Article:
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Reversing climate change with carbon-sucking plantations not realistic, scientists warn

A proposal to turn back climate change by planting vast swathes of land with fast-growing trees and plants that can be burned for electricity, with the carbon they release captured and stored, is not "realistic and feasible," scientists said Thursday.

The idea, included in many economic and science models on how the world might try to reverse runaway climate change, cannot serve as an emergency back-up if the world fails to rapidly switch from fossil fuels to renewable energy and then regrets the consequences, said scientists at the Potsdam Institute for Climate Impact Research in Germany.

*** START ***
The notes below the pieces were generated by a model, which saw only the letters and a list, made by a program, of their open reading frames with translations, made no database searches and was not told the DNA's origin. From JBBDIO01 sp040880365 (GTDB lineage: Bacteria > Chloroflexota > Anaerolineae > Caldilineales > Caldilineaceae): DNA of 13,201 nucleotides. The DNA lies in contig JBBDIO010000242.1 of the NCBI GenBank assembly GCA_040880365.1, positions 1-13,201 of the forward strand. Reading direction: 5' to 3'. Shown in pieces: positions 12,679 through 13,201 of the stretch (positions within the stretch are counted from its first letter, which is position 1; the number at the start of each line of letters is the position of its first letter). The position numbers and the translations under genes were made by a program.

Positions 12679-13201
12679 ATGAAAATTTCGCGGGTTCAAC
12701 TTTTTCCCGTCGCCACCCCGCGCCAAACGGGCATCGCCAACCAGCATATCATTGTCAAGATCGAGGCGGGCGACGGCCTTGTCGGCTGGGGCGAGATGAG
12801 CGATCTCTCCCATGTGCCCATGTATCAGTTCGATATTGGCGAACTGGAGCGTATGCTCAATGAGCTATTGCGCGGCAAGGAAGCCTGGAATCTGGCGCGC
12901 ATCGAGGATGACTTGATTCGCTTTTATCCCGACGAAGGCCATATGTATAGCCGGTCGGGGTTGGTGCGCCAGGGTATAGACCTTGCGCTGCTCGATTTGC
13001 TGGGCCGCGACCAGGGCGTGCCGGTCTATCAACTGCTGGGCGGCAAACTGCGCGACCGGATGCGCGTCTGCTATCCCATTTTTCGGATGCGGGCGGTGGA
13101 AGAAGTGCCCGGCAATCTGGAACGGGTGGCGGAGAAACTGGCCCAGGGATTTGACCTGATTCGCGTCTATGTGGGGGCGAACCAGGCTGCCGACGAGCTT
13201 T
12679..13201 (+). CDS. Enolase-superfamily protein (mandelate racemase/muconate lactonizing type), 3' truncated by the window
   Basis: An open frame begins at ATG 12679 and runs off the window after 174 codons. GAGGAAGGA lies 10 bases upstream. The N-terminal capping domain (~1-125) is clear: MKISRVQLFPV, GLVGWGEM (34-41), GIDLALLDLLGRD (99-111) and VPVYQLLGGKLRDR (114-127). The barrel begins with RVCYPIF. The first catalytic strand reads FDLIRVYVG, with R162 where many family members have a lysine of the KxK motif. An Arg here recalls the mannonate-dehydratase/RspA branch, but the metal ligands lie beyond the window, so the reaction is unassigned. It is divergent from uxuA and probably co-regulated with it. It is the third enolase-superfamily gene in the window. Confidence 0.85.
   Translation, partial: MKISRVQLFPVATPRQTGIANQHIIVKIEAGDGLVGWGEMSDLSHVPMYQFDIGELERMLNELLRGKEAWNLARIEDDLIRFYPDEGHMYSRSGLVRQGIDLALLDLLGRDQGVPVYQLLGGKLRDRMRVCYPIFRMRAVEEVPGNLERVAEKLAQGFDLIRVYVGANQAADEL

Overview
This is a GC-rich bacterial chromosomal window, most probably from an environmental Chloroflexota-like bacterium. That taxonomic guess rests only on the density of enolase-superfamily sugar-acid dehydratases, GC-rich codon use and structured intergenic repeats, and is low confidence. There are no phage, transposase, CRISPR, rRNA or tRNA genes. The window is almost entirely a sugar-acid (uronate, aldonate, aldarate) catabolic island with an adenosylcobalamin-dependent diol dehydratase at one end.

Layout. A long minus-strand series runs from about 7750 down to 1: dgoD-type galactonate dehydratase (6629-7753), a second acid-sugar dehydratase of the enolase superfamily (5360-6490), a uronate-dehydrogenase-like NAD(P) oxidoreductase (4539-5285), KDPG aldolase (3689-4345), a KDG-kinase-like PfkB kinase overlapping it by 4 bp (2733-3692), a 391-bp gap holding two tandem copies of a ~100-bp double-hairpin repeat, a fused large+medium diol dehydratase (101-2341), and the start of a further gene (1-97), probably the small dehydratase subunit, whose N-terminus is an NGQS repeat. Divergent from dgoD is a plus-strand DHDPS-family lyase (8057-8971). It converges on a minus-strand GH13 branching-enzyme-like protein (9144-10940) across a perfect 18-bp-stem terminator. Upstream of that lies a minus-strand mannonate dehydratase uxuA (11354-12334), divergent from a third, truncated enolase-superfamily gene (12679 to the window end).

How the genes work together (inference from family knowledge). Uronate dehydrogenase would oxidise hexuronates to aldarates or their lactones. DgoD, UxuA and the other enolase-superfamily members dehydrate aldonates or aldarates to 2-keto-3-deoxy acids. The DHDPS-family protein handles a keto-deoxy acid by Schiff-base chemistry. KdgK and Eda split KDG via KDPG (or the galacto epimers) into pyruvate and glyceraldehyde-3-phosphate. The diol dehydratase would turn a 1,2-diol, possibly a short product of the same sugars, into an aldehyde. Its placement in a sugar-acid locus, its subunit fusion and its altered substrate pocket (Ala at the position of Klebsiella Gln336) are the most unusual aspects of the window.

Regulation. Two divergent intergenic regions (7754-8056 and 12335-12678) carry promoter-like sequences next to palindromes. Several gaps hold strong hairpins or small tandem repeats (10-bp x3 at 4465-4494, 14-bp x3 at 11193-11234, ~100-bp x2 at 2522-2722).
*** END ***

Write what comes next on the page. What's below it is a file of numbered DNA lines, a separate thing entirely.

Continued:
"The danger is it's being sold as a realistic and feasible option. But in reality one should think about the decarbonization problem without thinking of this as a real option," said Wolfgang Lucht, one of the authors of a report published Thursday in the journal Earth's Future.

Planting wasteland, "but also large tracts of farmland or natural forests with plants to produce electricity has been regarded as a comparatively safe, affordable and effective way to suck excess carbon out of the atmosphere and reduce runaway climate impacts," researchers said.


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